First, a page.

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Wednesday, July 26, 2000

Detroit lights sabotaged Archer orders downtown street lamps turned off after vandals leave deadly wires exposed

By By Santiago Esparza / The Detroit News

DETROIT -- Mayor Dennis Archer ordered about 600 downtown street lights shut off Tuesday night after discovering someone had ripped wiring out of at least 100 of them, leaving exposed wires that could have killed someone. "This goes beyond vandalism," said Greg Bowens, Archer's press secretary. "This was sabotage."

The sabotage, which was discovered before the power was turned on, affected the area bounded by the Fisher, Lodge and Chrysler freeways and Jefferson. Included in that area are the MGM Grand Casino, Comerica Park and Greektown. There were no reported injuries. It was the second time in six weeks that street lights were darkened downtown. On June 13, a power outage cut electricity to the city system for four days. Bowens said Tuesday that the vandal also removed each light's fuse before leaving the exposed wires, which carry 400 volts when turned on, dangling from the poles.

And in one case, a wire was attached to a fence along the Fisher Freeway, which would have electrified it, Bowens said. "This was clearly a person who knew what he was doing." Charles George, a cable splicer for the city, agreed. "Someone was trying to make our department look bad because there were too many lamps damaged," he said. Marion Green of New Hudson was outraged when she learned about the sabotage as she left the Tigers game.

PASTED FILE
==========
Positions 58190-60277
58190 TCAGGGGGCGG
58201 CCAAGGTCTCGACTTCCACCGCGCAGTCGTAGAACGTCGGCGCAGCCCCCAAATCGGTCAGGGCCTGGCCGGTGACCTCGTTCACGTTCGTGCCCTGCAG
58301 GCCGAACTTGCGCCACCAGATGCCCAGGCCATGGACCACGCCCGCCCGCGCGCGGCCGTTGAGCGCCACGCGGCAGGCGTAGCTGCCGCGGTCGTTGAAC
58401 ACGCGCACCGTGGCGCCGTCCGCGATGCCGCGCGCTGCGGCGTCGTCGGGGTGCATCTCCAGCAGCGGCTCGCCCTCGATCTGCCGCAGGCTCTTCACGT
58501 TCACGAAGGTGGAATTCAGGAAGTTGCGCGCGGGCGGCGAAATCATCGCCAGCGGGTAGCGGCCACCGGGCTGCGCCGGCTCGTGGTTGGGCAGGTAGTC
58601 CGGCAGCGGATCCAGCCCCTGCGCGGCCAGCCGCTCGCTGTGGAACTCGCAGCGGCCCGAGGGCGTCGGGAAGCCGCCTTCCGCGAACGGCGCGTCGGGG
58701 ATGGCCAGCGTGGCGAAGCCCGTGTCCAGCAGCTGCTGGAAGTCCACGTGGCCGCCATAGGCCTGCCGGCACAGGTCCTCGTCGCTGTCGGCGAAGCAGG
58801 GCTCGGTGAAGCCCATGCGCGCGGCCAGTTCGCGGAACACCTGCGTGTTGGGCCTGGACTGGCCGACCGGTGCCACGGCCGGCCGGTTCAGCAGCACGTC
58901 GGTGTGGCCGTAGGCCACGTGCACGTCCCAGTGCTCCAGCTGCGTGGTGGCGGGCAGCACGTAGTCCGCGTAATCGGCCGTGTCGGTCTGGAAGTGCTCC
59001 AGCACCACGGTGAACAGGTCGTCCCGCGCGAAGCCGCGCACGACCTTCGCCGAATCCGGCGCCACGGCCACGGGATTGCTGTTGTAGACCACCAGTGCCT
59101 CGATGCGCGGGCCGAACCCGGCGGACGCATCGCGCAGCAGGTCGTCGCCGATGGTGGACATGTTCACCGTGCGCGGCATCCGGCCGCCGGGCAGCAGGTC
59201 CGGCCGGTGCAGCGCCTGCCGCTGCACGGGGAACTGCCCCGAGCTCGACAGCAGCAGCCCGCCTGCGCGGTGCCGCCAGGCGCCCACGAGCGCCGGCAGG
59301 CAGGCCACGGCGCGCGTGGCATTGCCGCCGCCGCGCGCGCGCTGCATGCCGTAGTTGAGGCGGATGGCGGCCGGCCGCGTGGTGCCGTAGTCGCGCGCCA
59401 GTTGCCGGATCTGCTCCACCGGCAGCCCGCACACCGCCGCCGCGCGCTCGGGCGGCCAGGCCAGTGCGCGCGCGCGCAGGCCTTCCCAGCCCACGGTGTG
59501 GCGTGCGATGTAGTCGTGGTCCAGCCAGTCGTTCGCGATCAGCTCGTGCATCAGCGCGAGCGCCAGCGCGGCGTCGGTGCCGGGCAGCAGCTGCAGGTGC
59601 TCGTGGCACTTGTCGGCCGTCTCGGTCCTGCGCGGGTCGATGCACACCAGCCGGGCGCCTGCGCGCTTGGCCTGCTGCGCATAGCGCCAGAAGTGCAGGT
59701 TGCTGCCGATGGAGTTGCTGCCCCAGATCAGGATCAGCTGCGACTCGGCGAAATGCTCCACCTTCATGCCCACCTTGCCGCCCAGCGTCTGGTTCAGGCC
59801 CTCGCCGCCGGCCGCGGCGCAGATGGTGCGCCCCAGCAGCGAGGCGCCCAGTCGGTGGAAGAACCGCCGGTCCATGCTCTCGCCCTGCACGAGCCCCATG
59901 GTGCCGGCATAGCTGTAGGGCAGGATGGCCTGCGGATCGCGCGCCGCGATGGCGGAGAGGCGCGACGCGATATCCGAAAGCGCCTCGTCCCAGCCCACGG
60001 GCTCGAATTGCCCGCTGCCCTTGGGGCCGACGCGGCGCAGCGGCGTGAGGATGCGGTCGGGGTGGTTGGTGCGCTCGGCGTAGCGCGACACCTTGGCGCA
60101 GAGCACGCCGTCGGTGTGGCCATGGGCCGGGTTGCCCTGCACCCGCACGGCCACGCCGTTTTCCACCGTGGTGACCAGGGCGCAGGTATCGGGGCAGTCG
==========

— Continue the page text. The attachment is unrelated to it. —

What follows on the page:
"That's terrible that someone would try to hurt people," she said. Bowens said a city lighting department document detailing how the lights were connected was found near one of the damaged poles. Detroit police called in additional security downtown. Power to the lights is not expected to be restored until tonight at the earliest.

-- Martin Thompson (, July 26, 2000


Wednesday July 26 1:41 PM ET Lights Go Out on Tiger Fans

By MIKE HOUSEHOLDER, Associated Press Writer

DETROIT (AP) - Some 25,000 fans leaving a Detroit Tigers baseball game were greeted with darkness after hundreds of street lights were cut off in an apparent act of sabotage.

Tuesday night's blackout came a day after the city proposed a major city lighting overhaul that would eliminate 80 jobs. No one was to be fired, but they would be transferred to different departments within city government.

``It's odd that the day after we propose what some would call a radical change, this happens,'' said Greg Bowens, spokesman for Detroit Mayor Dennis Archer. ``Twenty-four hours after the proposal was made, we're faced with a deliberate act of sabotage by a person or persons that understand clearly how to disable light bulbs at such a scale we haven't seen before.''

Nearly 600 street lights went out, leaving baseball fans in darkness as they streamed out of the new downtown Comerica Park. Fuses had been removed from at least 100 of the fixtures, setting off a chain reaction at the MGM Grand Detroit Casino and the Greektown district.

Detailed blueprints of the downtown lighting system were found near one of the tampered lamps, he said.

The city decided to cut power to all the street lights in the affected areas out of fear that residents would be at risk if they touched exposed parts of damaged lights.

The lights have yet to be turned back on, and an investigation is under way to find the culprits, Bowens said.

The blackout was the second in two months to strike Detroit. A four- day outage in mid-June affected 4,500 sites and more than half the city's street lights, forcing Detroit's public school system to be closed for two days.

The new lighting plan is aimed to improve efficiency and increase power to downtown Detroit, Bowens said. It includes the purchase of new generators and increased power connections.

-- (, July 26, 2000.

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